Chris Rock takes the stage in Boston for first time since Oscar slap
Chris Rock kicked off his first appearance since the smack heard ’round the world with a sold-out show at the Wilbur Theatre where he thanked the crowd for making him “all misty” after a 2-minute standing ovation.
“How was your weekend?” he told the crowd to laughter.
Those hanging around the theater ahead of the first evening show told the Herald they were “Team Chris.” Many were looking for tickets and others were happy they scored them for $50 — but that price soared to $1,245 for a later show.
Rock is in Boston through April 1 for his “Ego Death World Tour 2022.” He hit the stage, according to multiple reports, quickly addressing the slap he received from Will Smith at the Oscars Sunday night before moving on.
“I’m still kind of processing what happened,” he told the crowd, adding he was then “going to tell some jokes.”
The slap came mid-Oscars as he told a joke about Smith’s wife, Jada Pinkett Smith.
“Jada, I love you. ‘G.I. Jane 2,’ can’t wait to see it, all right?” Rock said Sunday from the stage of the Dolby Theater in Los Angeles ahead of his presentation for Oscar for best documentary.
The joke, directed at Pinkett Smith, was a reference to Demi Moore’s shaved-headed starring role in the 1997 film G.I. Jane — and it earned Rock a wallop of a smack onstage from Will Smith.
Pinkett Smith had shaved her head as she suffers from alopecia areata, an autoimmune condition that creates areas of hair loss.
The Academy of Motion Pictures Arts and Sciences also announced an hour before Rock took the stage in Boston that Will Smith was asked to leave Sunday’s Oscar ceremony after hitting the comedian but refused to do so.
Will Smith now faces possible disciplinary action that could include suspension, expulsion or other sanctions.
The smack was seen by a Nielsen-estimated 15 million viewers live. That’s in addition to the countless videos watched online after the fact and the deluge of memes and video remixes that bombarded social media for days.
“Certainly the most memorable moment in Oscars history in my opinion,” said Sam Wisnia of Boston. “Warren Beaty is now second place when he announced the wrong best picture.”
Standing next to him, Elyse Moretti agreed: “Definitely didn’t wake up to that many texts and Twitter notifications at any other moment in my life, I don’t think. My whole TikTok was just different memes. And I teach so everyone was talking about it, even the students.”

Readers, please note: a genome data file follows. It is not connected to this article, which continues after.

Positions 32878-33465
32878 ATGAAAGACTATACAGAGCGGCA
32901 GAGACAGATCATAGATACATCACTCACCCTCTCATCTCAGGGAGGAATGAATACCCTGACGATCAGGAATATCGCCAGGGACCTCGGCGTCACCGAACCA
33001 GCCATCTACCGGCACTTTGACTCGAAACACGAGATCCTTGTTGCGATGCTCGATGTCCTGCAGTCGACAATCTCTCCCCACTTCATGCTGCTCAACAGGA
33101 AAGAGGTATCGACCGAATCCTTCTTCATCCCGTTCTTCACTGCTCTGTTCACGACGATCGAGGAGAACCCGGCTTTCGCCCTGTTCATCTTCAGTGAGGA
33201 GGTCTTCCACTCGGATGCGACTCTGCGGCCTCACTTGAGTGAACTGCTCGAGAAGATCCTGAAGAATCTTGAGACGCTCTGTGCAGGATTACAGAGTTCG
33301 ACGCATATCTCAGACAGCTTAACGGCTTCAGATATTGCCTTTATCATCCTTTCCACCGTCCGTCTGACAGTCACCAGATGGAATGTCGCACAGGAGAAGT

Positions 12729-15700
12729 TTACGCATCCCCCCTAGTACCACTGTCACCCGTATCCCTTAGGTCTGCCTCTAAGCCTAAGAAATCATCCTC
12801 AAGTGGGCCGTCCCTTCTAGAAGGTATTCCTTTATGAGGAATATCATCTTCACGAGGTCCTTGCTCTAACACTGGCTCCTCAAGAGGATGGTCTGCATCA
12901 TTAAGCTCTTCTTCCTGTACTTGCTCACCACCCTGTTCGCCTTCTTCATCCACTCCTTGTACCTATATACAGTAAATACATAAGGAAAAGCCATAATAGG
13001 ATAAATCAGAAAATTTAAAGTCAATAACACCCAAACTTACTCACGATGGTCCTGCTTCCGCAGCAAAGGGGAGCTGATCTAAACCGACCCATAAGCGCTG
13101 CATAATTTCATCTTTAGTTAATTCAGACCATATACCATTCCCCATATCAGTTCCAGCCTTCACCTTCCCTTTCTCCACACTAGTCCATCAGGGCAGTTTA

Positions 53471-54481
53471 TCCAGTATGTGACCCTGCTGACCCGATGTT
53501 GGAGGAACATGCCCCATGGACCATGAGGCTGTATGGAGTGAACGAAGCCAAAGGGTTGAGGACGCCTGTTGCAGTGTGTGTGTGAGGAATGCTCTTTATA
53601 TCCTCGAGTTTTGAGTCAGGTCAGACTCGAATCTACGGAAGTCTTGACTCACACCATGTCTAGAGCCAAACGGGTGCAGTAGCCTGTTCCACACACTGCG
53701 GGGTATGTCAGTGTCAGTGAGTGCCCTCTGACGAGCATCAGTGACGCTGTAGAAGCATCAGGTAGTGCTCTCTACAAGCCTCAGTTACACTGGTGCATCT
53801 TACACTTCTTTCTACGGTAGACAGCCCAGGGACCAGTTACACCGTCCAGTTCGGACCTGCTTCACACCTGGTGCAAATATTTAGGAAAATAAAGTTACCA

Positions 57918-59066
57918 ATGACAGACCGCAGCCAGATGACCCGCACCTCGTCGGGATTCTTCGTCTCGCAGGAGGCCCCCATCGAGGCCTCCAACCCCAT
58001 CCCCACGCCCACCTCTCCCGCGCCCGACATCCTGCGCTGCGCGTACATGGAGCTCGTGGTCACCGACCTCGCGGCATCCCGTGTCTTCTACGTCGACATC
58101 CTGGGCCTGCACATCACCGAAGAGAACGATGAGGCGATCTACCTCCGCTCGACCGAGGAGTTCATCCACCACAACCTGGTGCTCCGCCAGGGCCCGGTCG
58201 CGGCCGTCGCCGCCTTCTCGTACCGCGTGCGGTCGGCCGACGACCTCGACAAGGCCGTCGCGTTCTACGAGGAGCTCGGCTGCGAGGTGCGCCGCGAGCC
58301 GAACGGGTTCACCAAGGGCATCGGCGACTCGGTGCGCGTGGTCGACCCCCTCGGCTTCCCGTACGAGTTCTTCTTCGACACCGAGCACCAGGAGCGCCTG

“This changed my opinion, I will never watch anything ever again of Will Smith’s. Ever. And you can quote me on that,” said Teresa Holts of Mansfield, who was attending the Rock show with her husband Mel to celebrate her birthday.
“We don’t embrace violence. Just over a joke?” Mel Holts said with his ticket fresh in hand. “That’s his job, he’s a comedian. Roasting, that’s his job.”
Another couple standing nearby had driven all the way from Buffalo, N.Y., for the Sparks show at the Shubert Theatre across the street, but they still had some strong opinions on the Smith and Rock controversy.
“Yeah, we’re Team Chris all the way,” Debbie Massaro said. “I haven’t spoken to anybody who is on Will’s side.”
“God Bless Chris Rock,” Tom Heneghan agreed. “And he (Smith) laughed at it! And nobody’s talking about that. And then I think somebody got in his ear and all of a sudden he’s got a cause celebre to make a big mistake in his life.”
Teresa Vukaj of Weymouth, but originally from Albania, said that she thinks the whole thing was a publicity stunt but could have just been an emotional moment. The others in the group, which couldn’t get tickets to the show, Kristi Vukaj and Joana Vuka agreed.
“To everyone thinking it’s fake — if you’ve ever seen a Chris Rock movie, he’s not a great dramatic actor,” said TJ Cole, who was going with his wife Tonya to the show. “So if he was faking holding his stuff together then that was the best acting he’s ever done in his entire life.”
At least two religious leaders held a short press conference. One of them, the Rev. Kevin Peterson, the founder of the New Democracy Coalition, said the Oscars smack was “a teachable moment and an opportunity for our spiritual leaders across the country, our political leaders across the country so that we end the cycle of violence that is underreported in the black community. This is an opportunity to turn toward each other in apology and reconciliation and not against each other.”